We tend not to think of the 19th century as a golden age for wind instruments. While the individual instruments themselves enjoyed varying fortunes, their standing was much less significant than that of string instruments or the piano. However, the situation improved for all of them with the onset of Romanticism and a remarkable new repertoire for ensembles of differing types. One such type grew out of the Classical tradition of the divertissement or serenade, bringing together winds and strings in sizeable ensembles ranging from the sextet to the nonet. Another also hailed back to the end of the 18th century and combined winds with piano. And then there was the wind quintet per se, a recent innovation brilliantly exemplified by Anton Reicha and Franz Danzi up until the mid-1820s, which had established itself as a separate genre, characterised by skillful and sophisticated writing. Despite not having widely used them in the guise of true soloists, Romantic composers nevertheless turned to wind instruments more frequently than we might think, delighting in their expressive colours which were found to be ideal for depicting a whole range of emotions in some of the most refined works of chamber music. This recording presents a striking sample from this repertoire.
We tend not to think of the 19th century as a golden age for wind instruments. While the individual instruments themselves enjoyed varying fortunes, their standing was much less significant than that of string instruments or the piano. However, the situation improved for all of them with the onset of Romanticism and a remarkable new repertoire for ensembles of differing types. One such type grew out of the Classical tradition of the divertissement or serenade, bringing together winds and strings in sizeable ensembles ranging from the sextet to the nonet. Another also hailed back to the end of the 18th century and combined winds with piano. And then there was the wind quintet per se, a recent innovation brilliantly exemplified by Anton Reicha and Franz Danzi up until the mid-1820s, which had established itself as a separate genre, characterised by skillful and sophisticated writing. Despite not having widely used them in the guise of true soloists, Romantic composers nevertheless turned to wind instruments more frequently than we might think, delighting in their expressive colours which were found to be ideal for depicting a whole range of emotions in some of the most refined works of chamber music. This recording presents a striking sample from this repertoire.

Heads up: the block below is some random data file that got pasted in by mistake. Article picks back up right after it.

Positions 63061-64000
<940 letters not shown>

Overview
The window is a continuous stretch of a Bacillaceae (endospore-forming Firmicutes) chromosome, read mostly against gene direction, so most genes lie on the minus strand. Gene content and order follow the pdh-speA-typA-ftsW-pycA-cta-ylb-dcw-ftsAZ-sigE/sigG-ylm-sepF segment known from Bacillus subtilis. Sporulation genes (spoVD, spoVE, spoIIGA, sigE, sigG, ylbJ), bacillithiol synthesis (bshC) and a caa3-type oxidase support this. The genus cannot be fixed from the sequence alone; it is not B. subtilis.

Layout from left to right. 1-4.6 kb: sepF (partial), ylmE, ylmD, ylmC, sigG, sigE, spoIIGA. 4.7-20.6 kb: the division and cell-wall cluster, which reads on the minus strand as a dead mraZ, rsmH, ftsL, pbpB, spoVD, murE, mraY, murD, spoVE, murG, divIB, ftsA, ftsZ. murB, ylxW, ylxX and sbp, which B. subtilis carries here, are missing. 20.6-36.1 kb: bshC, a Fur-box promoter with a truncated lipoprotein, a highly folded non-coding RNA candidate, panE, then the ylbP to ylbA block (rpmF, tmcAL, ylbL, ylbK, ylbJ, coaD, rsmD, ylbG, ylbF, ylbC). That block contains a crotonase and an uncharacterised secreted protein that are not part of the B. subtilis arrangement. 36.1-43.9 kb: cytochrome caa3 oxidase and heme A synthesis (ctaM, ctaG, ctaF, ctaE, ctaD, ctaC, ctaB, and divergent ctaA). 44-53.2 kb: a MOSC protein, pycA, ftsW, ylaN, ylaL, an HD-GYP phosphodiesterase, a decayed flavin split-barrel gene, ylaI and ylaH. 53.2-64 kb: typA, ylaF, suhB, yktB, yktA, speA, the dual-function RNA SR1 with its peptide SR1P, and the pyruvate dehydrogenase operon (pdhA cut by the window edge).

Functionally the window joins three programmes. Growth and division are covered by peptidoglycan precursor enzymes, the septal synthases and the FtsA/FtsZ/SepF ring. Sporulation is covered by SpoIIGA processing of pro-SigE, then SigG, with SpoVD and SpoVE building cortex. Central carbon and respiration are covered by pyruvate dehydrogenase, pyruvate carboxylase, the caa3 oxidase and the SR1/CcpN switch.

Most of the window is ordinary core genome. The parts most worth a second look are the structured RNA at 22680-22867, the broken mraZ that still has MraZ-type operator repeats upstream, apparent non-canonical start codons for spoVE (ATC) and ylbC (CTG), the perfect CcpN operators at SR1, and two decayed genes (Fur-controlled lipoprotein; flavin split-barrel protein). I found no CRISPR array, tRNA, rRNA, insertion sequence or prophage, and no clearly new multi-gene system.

190295285685
Romantique (Fra)
Artist: Vents Francais
Format: CD
New: Available 18.98
Wish

Available Formats and Editions

DISC: 1

1. Wind Quintet, Op. 79: I. Allegro Non Troppo
2. Wind Quintet, Op. 79: II. Allegro Vivace
3. Wind Quintet, Op. 79: III. Andante Grazioso
4. Wind Quintet, Op. 81: I. Allegro Non Troppo
5. Wind Quintet, Op. 81: II. Scherzo. Energico
6. Wind Quintet, Op. 81: III. Andante Sostenuto
7. Wind Quintet, Op. 81: IV. Finale. Allegro Spiritoso
8. Quintet for Piano ; Winds, Op. 52: I. Allegro Moderato
9. Quintet for Piano ; Winds, Op. 52: II. Larghetto Con Moto
10. Quintet for Piano ; Winds, Op. 52: III. Menuetto. Allegretto
11. Quintet for Piano ; Winds, Op. 52: IV. Finale. Allegro Molto ^1.12

More Info:

We tend not to think of the 19th century as a golden age for wind instruments. While the individual instruments themselves enjoyed varying fortunes, their standing was much less significant than that of string instruments or the piano. However, the situation improved for all of them with the onset of Romanticism and a remarkable new repertoire for ensembles of differing types. One such type grew out of the Classical tradition of the divertissement or serenade, bringing together winds and strings in sizeable ensembles ranging from the sextet to the nonet. Another also hailed back to the end of the 18th century and combined winds with piano. And then there was the wind quintet per se, a recent innovation brilliantly exemplified by Anton Reicha and Franz Danzi up until the mid-1820s, which had established itself as a separate genre, characterised by skillful and sophisticated writing. Despite not having widely used them in the guise of true soloists, Romantic composers nevertheless turned to wind instruments more frequently than we might think, delighting in their expressive colours which were found to be ideal for depicting a whole range of emotions in some of the most refined works of chamber music. This recording presents a striking sample from this repertoire.